Spirit says JetBlue should be excluded
Spirit Airlines is pleased that the 16 runway timings are coming back to Newark’s schedules. The carrier is also bidding to get the slots, highlighting its success as a ULCC that flies more frequent schedules than an airline like Frontier and provides effective competition in major markets.
Spirit Airlines has also highlighted concerns of airlines flying to Newark with small aircraft and simply there for slot-blocking. It believes the DOT should require proposed services to be operated with an average aircraft seat capacity of at least 175 seats. This would certainly be a move that adds more capacity and competition at the airport.
Spirit Airlines also argued that JetBlue should be excluded from consideration for the 16 movements. First off, the airline noted that JetBlue has a large position at JFK, meaning it already has a large base in the New York City area. Secondly, Spirit highlighted the challenge to the Northeast Alliance.
Spirit believes the codeshare between American and JetBlue should be considered in Newark slots. Furthermore, it states the challenge to the Northeast Alliance by the US government over antitrust violations in the New York City area should deem the airline ineligible to receive the slots in a move designed to increase competition.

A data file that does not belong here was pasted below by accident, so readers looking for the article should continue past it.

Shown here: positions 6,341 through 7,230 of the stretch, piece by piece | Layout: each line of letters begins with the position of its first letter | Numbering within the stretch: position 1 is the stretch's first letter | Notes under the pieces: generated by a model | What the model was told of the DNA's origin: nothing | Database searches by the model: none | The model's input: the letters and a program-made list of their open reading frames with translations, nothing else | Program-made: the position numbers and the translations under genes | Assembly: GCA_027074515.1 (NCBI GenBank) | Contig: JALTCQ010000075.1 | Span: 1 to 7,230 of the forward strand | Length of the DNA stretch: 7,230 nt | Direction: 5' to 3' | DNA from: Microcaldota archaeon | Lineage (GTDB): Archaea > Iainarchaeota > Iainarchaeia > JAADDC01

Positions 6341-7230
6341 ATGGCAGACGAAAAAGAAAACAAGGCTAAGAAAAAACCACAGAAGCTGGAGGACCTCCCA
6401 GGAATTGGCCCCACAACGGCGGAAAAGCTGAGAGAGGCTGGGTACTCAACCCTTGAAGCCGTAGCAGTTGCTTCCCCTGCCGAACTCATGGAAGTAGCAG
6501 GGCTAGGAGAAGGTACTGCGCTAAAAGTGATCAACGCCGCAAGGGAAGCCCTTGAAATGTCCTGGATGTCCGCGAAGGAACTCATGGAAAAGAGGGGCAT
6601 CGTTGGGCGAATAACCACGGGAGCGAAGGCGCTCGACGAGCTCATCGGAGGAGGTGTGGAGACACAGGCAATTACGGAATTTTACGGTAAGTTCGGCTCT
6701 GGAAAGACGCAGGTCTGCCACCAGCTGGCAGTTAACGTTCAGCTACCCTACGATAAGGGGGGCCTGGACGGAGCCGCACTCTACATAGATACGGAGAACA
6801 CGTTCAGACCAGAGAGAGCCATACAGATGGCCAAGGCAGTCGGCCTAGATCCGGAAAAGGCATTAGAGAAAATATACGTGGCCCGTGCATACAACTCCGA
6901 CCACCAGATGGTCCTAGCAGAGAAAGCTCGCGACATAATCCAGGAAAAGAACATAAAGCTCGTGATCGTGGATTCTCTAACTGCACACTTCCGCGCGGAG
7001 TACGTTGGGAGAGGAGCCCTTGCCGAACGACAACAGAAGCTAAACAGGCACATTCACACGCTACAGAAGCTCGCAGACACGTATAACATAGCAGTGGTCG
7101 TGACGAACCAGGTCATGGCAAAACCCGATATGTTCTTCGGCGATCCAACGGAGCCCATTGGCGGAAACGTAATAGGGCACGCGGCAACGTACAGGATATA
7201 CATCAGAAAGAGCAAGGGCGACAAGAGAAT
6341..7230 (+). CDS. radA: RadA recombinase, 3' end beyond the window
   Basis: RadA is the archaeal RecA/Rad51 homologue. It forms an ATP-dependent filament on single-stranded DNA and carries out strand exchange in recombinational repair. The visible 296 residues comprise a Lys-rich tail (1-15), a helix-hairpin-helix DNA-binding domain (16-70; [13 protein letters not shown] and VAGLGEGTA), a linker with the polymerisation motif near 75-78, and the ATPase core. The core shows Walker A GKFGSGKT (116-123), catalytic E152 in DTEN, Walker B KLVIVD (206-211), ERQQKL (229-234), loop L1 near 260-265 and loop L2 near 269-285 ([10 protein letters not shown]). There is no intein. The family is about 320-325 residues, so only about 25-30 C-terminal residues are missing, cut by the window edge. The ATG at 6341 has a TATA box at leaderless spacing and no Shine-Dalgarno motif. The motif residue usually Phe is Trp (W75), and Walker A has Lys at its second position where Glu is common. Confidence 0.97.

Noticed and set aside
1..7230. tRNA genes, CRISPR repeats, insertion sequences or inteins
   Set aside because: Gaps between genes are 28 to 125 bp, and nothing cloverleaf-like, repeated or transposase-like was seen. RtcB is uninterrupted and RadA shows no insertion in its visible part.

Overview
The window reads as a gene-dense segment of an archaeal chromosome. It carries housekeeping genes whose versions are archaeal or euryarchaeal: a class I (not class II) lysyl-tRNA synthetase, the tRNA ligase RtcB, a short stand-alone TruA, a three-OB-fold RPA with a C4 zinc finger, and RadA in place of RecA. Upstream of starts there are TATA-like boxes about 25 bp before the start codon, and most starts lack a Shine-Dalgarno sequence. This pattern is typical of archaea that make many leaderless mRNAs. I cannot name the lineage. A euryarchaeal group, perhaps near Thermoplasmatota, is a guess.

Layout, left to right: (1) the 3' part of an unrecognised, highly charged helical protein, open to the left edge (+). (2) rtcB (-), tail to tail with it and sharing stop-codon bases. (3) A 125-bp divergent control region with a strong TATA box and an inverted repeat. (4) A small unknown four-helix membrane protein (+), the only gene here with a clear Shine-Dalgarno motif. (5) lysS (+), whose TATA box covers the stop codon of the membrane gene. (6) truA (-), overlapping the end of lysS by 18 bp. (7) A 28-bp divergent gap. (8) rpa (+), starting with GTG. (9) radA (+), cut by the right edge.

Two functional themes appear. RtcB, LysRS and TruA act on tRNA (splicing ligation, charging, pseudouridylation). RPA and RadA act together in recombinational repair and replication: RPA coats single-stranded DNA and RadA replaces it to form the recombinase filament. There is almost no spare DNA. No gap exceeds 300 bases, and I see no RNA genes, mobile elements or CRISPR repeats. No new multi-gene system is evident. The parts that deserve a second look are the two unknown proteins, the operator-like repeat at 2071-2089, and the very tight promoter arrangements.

United Airlines is not going anywhere
United Airlines is the largest carrier operating at Newark. It has a hub there that it uses to connect passengers to points across the world. The airline made it clear to the DOT that it is fine with more competition but would not support a move to take away any movements that it currently holds.
United made the case that the FAA still needs to work on congestion and delays at Newark. While new software is expected to be rolled out to target this, United is adamant that more needs to be done to reduce congestion, especially considering that delays impact United’s connecting flights off to Europe, Africa, and beyond.
United believes that the principal problems at Newark are congestion and delays and not competition. It points to the large operations at other New York City area operations as an example of the wide range of airlines that serve the market. It is not objecting to the additional movements, but it is making it clear it will not be giving up its movements, nor does it want to see Newark exceed 79 movements per peak-hour cap.